FDIC tries to push out Citigroup's Pandit

The FDIC has decided to try to oust Citigroup (C) top management, something that the Treasury, the Fed, and the Citi board have elected not to do. Some think Citi CEO Vikram Pandit has not been at the bank long enough to be blamed for most of its problems. Others do not want to disrupt the operations of the bank.

The actions of the FDIC is putting it at odds with other regulators who believe the agency is not in a position to press for change at a major money center bank, particularly one that is not on the brink of failure. Financial officials in the Administration are likely to have an ugly fight over the matter.

According toThe Wall Street Journal, Citi management has taken the position that the FDIC does not have the authority to push the financial firm to do much of anything. The paper reports,"The FDIC is our tertiary regulator," behind the Office of the Comptroller of the Currency and the Federal Reserve, said Ned Kelly, Citigroup's chief financial officer.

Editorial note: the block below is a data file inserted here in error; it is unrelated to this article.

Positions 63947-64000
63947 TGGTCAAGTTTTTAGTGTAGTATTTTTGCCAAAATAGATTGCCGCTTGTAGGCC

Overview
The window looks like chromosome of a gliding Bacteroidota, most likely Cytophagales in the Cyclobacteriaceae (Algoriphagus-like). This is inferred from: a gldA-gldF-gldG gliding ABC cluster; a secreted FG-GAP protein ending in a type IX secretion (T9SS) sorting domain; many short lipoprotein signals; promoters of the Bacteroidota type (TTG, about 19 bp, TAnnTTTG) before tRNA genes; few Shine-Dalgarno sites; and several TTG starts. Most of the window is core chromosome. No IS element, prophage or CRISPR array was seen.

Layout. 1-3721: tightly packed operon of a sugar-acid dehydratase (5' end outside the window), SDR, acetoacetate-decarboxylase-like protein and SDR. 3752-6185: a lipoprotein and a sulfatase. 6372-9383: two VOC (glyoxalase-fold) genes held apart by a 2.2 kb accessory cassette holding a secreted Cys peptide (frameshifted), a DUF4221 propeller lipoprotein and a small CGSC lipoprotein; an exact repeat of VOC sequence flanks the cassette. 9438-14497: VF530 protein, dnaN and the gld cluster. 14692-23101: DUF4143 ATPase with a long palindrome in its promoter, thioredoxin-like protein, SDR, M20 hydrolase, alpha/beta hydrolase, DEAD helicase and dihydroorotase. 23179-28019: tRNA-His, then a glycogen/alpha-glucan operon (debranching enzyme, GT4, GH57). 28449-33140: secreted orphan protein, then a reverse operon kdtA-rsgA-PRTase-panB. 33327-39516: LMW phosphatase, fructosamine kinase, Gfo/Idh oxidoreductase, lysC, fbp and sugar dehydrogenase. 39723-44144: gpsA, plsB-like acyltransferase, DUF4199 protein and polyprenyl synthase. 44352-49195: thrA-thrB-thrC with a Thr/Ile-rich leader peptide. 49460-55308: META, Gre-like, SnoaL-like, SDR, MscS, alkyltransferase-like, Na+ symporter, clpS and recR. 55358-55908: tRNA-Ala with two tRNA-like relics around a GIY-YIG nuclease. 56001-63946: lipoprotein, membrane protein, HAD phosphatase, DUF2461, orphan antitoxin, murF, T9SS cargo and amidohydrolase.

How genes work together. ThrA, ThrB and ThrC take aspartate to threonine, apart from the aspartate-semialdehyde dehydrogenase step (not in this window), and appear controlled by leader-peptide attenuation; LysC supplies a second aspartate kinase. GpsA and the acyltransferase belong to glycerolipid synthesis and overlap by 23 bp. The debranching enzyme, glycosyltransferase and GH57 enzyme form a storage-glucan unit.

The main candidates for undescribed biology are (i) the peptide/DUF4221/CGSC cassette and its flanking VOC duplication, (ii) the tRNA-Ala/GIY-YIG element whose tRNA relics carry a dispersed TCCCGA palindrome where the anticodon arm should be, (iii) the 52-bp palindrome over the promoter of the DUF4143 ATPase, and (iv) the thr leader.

But the FDIC is not the issue and neither are other regulators. The government has told Citi what it has to do to comply with "stress test" results and it is well on its way to do that. The government has asked the bank to recruit a new and more qualified board. It is close to achieving that goal. Now that a new board is being seated, the FDIC wants to tell the members that they have no power, particularly over its most important responsibility -- which is to name and support a CEO.

The FDIC is setting a bad precedent. Who wants to be recruited to serve on a bank board at the government's urging when the government wants to undermine the board's fiduciary role?

Douglas A. McIntyre is an editor at 24/7 Wall St.

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